Despite those shortcomings I like this device. It's a great bit of kit for working away from an airbrush station, or if (like me) you don't have an airbrush station, or you want to be able to work without disturbing your family.

Would I buy this again?

Well, yes ... and maybe no - possibly not this particular unit, anyway. Since I bought mine the price has gone up about $20 from the same seller, and in the meantime I've found another unit that, for nearly double the price I paid, has a switch that provides a choice of two air pressure settings, and that allows the airflow to be controlled via a valve (in the normal dual-action way.) I would be tempted to try one of those next time.

This is the unit that I bought:

There are many videos on Youtube reviewing these combination units. If you're interested in getting one yourself I recommend that you spend some time watching a few of them. This is the one that got me started:


Wednesday, 10 February 2021

Pauls Valley elevator complex

 I've been working on a model of a small elevator complex located in Pauls Valley. I know very little about the real industry, which existed back in 1960 but is now closed, and I had to eye-ball the dimensions based on photos.

Here are some photos of my model, together with a photo of the real thing that was taken by Rod when he and several other friends visited Pauls Valley more than 20 years ago.

Photo of the real thing taken by Rod. The rail spur followed the gravel road to pass between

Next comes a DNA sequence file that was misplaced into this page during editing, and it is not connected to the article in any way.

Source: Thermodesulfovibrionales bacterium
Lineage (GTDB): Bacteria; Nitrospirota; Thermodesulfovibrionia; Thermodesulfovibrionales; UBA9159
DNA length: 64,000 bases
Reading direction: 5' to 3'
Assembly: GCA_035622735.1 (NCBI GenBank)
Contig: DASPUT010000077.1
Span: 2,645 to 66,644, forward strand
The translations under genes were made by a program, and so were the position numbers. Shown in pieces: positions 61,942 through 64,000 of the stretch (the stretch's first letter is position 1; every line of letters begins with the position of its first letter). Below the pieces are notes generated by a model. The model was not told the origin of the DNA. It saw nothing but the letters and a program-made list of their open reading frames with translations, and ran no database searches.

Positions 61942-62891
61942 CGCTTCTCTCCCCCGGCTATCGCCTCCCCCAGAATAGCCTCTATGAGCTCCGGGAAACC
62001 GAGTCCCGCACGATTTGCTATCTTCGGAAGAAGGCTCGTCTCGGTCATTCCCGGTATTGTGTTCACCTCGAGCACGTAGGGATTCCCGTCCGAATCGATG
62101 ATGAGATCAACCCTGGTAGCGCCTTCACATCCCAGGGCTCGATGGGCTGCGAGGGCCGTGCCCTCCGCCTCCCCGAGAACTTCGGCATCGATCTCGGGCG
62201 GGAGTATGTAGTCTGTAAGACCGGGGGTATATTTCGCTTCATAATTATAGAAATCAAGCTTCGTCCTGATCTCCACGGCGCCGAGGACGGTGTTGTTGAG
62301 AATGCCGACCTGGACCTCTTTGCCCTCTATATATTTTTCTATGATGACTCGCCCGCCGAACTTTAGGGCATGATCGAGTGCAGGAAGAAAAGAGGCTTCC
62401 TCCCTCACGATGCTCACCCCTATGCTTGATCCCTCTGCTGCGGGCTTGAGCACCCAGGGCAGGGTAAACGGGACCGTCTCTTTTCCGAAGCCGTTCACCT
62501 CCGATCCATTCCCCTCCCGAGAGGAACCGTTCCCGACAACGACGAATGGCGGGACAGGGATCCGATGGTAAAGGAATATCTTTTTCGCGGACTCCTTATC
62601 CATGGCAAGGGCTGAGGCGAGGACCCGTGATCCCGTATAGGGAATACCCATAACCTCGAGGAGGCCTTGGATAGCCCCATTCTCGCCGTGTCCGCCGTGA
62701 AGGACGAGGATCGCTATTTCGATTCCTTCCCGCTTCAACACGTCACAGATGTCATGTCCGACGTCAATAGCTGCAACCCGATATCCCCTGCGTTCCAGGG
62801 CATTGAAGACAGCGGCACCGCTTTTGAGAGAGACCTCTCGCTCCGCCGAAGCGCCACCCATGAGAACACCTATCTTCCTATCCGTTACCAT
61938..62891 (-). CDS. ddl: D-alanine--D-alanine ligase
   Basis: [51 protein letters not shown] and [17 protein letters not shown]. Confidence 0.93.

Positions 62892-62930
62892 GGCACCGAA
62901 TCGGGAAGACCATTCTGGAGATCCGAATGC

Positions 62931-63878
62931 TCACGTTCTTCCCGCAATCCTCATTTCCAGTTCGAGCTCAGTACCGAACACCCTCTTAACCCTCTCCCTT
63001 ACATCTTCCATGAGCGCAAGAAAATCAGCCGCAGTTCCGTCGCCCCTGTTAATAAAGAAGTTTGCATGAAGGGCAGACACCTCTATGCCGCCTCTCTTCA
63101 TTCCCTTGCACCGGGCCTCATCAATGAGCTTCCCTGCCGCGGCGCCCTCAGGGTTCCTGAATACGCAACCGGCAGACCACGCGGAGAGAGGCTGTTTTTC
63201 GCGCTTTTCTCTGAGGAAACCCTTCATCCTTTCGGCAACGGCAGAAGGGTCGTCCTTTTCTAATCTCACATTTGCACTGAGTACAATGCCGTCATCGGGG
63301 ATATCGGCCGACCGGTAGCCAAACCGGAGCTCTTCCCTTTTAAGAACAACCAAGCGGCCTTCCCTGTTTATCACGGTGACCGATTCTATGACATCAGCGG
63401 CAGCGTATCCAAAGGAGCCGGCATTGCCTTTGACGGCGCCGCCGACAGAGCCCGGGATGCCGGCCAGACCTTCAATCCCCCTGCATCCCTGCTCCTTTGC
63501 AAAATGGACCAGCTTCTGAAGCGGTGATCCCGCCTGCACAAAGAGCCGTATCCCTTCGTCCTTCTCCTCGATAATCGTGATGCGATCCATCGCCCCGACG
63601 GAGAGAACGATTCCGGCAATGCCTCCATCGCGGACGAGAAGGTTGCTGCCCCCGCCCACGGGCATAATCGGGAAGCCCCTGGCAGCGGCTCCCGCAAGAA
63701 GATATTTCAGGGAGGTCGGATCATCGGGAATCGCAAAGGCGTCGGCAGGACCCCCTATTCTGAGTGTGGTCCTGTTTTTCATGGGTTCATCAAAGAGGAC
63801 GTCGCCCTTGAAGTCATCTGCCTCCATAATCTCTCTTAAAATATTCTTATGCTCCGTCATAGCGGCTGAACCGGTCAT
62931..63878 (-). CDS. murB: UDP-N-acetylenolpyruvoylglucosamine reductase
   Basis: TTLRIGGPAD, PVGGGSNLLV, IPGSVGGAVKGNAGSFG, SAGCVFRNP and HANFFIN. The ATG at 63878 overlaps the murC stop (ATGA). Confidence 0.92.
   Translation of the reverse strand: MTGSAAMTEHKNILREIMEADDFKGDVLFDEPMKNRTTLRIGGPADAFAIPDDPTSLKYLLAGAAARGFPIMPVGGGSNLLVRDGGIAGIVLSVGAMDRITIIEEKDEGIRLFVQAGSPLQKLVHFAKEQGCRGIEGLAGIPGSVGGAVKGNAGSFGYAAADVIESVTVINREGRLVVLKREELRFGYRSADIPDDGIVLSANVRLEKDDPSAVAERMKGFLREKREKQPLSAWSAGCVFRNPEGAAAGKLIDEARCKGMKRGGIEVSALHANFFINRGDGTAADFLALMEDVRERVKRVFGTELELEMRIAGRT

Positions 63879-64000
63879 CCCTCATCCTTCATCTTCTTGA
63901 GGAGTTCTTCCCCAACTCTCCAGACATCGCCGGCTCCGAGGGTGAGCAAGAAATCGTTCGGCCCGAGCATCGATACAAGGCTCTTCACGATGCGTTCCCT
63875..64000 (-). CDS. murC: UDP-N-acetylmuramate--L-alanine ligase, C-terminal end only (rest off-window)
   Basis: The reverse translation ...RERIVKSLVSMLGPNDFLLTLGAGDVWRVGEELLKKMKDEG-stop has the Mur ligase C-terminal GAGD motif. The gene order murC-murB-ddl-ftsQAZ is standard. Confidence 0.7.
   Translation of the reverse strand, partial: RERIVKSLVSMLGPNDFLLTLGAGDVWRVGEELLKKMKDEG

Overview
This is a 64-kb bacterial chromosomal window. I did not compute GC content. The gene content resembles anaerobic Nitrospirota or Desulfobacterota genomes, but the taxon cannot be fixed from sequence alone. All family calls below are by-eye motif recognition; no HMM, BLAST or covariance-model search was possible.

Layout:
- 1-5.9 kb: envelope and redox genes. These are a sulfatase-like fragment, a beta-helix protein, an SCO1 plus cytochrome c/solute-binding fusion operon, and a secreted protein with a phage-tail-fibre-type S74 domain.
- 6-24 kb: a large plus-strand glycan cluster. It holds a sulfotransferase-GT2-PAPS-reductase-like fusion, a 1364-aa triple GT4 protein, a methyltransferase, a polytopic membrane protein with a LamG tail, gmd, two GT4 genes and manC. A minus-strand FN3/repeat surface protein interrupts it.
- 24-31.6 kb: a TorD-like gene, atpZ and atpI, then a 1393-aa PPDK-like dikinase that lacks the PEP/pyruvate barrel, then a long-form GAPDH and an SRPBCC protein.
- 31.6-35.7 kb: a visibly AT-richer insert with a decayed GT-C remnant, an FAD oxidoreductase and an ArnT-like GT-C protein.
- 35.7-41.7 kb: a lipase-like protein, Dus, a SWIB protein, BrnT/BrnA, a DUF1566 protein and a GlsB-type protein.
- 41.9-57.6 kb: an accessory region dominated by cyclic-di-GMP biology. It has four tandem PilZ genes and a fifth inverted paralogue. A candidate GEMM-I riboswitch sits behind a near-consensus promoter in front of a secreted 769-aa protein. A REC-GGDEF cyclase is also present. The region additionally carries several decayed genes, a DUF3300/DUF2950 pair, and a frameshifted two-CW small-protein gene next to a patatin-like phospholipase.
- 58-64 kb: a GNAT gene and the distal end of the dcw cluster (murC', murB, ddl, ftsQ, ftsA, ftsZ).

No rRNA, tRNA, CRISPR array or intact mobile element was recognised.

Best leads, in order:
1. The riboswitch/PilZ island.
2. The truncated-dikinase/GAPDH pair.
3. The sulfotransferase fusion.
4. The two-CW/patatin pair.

the rusty silos and the buildings that are barely visible on the RH side of the photo.
(The silos and buildings belonged to The Jacobson Concrete Co.)


Monday, 16 November 2020

Adding a lift-out, and more scenery.

In my last post I mentioned that my next job was to add scenery to the section of track between Pauls Valley and Wynnewood. 

Before starting on the scenery, I cut a hole in the plywood so that I could build a lift-out hatch to provide access to the north staging yard turnout ladder that is located under this section of the layout. The turnouts were originally installed back in late 2003, and although they've never given me any serious trouble, that might not always be the case (touch wood!).

The base for the scenery was a sheet of extruded styrene foam that was cut and formed to provide the required "landscape", with a removable (lift-out) panel to cover the access hatch in the plywood. I covered the foam with a layer of plaster bandage, and then built up scenery on top of that.

This photo shows the view from just inside the train-room door. Pauls Valley is on the left, and Wynnewood is on the right. The area that I've been working on is along the wall at the far end of the aisle.

This is a closer view of the scenery in the area between Pauls Valley and Wynnewood. I wanted to add a few more trees to better mask trains running between the two towns, but I've run out (again). So that will have to wait until I've made another batch.

These next photos show the layout with the access hatch removed, to reveal the ladder turnouts on the level below.

As usual, I will post better versions of these photos on my GC&SF FB page.

Thanks for following along, and please stay safe.